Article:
The IPKat's Forthcoming Event sidebar currently lists 46 items, drawn from several different jurisdictions. As usual, FREE events are marked in BLUE.
One of the IPKat's readers, who has asked specifically not to be mentioned by name on account of his brilliant and creative personality, has drawn the Kat's attention to the availability online of the Patscan Bizarre Patent Calendars from 2004 to 2009. If you're that way inclined -- enjoy!
Eternally fascinated by the magic of Scotch whisky, but somewhat suspicious of the Canadian version, the IPKat took quite an interest in the Glen Breton affair (see earlier post here). He has now learned of further developments, thanks to his good friend and canny scholar Professor Hector MacQueen, whose article with Scott Wortley in Scots Law News ("Scotch and wry in the glens of Nova Scotia") brings him up to speed. The Canadian Federal Court of Appeal, on 22 January 2009, has apparently allowed the Glenora Distillery, of Nova Scotia (Canada) to market its product as “Glen Breton”, much to the annoyance of the Scotch Whisky Association.
The IPKat's friend Klara is a keen motorist, and spends a lot of time driving. Although she keeps her eyes on the road, she still has her ears free. Klara therefore asked the IPKat to recommend her a good podcast on IP law done by European lawyers. Offhand he can't think of any, but he's very happy to invite readers' recommendations. Please post them below.
The IPKat's friend Carolina Montero (Abril Abogados) is doing some research into the use of trade marks in "virtual worlds" such as Second Life. This is for academic (i.e. non-client) purposes and is focused on the position in terms of law and practice in Europe. If you've any useful information to share with Carolina, please email her here. She'll be really grateful to hear from you.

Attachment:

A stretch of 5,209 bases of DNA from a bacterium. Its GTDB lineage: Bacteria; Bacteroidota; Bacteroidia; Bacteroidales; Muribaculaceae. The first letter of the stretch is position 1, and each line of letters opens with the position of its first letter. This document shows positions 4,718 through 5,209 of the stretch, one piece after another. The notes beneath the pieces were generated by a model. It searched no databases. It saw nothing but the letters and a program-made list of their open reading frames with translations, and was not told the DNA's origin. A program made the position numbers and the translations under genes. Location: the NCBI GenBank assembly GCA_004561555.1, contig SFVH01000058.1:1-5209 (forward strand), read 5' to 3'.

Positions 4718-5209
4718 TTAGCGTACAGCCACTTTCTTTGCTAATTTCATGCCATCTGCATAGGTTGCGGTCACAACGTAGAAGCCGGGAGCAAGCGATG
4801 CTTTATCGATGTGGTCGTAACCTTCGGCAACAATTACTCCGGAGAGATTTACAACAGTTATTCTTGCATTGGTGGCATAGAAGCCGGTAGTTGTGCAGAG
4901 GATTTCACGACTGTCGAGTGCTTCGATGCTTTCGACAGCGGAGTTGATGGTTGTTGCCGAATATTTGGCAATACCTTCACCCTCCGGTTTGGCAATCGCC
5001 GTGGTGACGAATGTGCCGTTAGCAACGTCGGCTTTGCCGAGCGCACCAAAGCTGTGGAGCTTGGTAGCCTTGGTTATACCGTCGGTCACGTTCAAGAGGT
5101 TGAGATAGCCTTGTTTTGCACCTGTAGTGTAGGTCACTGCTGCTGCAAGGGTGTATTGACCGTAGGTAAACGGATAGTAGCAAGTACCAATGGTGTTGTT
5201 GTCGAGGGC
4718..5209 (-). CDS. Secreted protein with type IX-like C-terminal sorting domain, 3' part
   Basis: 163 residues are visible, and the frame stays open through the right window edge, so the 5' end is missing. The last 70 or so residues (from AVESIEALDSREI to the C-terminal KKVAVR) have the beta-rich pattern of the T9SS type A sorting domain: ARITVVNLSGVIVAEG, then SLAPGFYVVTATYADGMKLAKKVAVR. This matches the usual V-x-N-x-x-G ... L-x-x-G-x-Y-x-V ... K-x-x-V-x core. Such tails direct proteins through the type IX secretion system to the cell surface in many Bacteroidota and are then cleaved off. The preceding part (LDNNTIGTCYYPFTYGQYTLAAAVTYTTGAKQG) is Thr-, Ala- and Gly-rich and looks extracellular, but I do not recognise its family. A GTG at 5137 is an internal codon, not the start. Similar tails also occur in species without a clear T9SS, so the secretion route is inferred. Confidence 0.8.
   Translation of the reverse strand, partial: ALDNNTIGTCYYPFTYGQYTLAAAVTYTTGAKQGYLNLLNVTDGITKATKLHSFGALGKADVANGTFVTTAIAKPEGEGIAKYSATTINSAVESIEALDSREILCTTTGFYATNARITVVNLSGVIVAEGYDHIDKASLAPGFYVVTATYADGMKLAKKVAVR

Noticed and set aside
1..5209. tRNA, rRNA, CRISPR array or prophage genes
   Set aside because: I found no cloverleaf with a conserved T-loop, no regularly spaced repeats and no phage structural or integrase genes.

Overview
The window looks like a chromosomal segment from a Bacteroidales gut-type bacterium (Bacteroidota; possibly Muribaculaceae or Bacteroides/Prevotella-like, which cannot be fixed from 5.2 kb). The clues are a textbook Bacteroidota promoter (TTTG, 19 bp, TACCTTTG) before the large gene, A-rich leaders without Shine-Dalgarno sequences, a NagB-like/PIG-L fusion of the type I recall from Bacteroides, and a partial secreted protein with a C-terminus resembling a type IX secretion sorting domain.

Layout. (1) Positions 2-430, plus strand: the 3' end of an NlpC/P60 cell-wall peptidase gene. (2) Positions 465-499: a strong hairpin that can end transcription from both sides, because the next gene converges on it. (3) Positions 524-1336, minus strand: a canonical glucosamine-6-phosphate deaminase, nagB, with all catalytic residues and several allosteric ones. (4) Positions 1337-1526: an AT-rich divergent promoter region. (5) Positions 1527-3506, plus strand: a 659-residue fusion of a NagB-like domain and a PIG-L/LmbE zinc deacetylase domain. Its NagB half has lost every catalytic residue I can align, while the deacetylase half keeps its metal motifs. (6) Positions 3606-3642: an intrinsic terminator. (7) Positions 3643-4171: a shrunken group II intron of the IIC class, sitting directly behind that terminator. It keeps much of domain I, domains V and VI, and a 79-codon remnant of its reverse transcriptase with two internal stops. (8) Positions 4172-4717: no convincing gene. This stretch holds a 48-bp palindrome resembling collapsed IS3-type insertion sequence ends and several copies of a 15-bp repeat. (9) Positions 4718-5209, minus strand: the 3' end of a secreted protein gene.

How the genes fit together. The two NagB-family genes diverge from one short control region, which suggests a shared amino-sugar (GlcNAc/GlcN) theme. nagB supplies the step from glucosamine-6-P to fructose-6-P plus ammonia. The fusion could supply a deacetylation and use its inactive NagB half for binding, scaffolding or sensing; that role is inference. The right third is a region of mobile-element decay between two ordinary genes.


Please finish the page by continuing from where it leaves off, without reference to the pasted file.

How old can prior art get? The IPKat is indebted to Chris McLeod (Hammonds) for drawing his attention to Sheila Frisk's application to invalidate a UK registered design for a golf tee that was registered in the name of one Michael John St John (Case 0-023-09, available from the IPO website here). The prior art was a patent publication dating back to 1925. Fortunately for Mr St John, his design was sufficiently different to that in the patent application for him to be able to fend off the challenge -- but it left the Kat wondering whether readers regularly find themselves confronted with prior art of such antiquity.
Right: this Kat prefers tea cups to tee cups (for more of the same, see 99 Cats and a Bird)
Another friend of the IPKat, Federico Bueno
Several readers of this blog have drawn the IPKat's attention to this masterly poetic rendering by blogmeister extraordinaire Yehuda Berlinger of sections 1 to 179 of the UK's Copyright, Designs and Patents Act 1988. This is a sequel to his verse versions of the US copyright, patent and design codes and the Canadian copyright law (all of which are accessible via his website).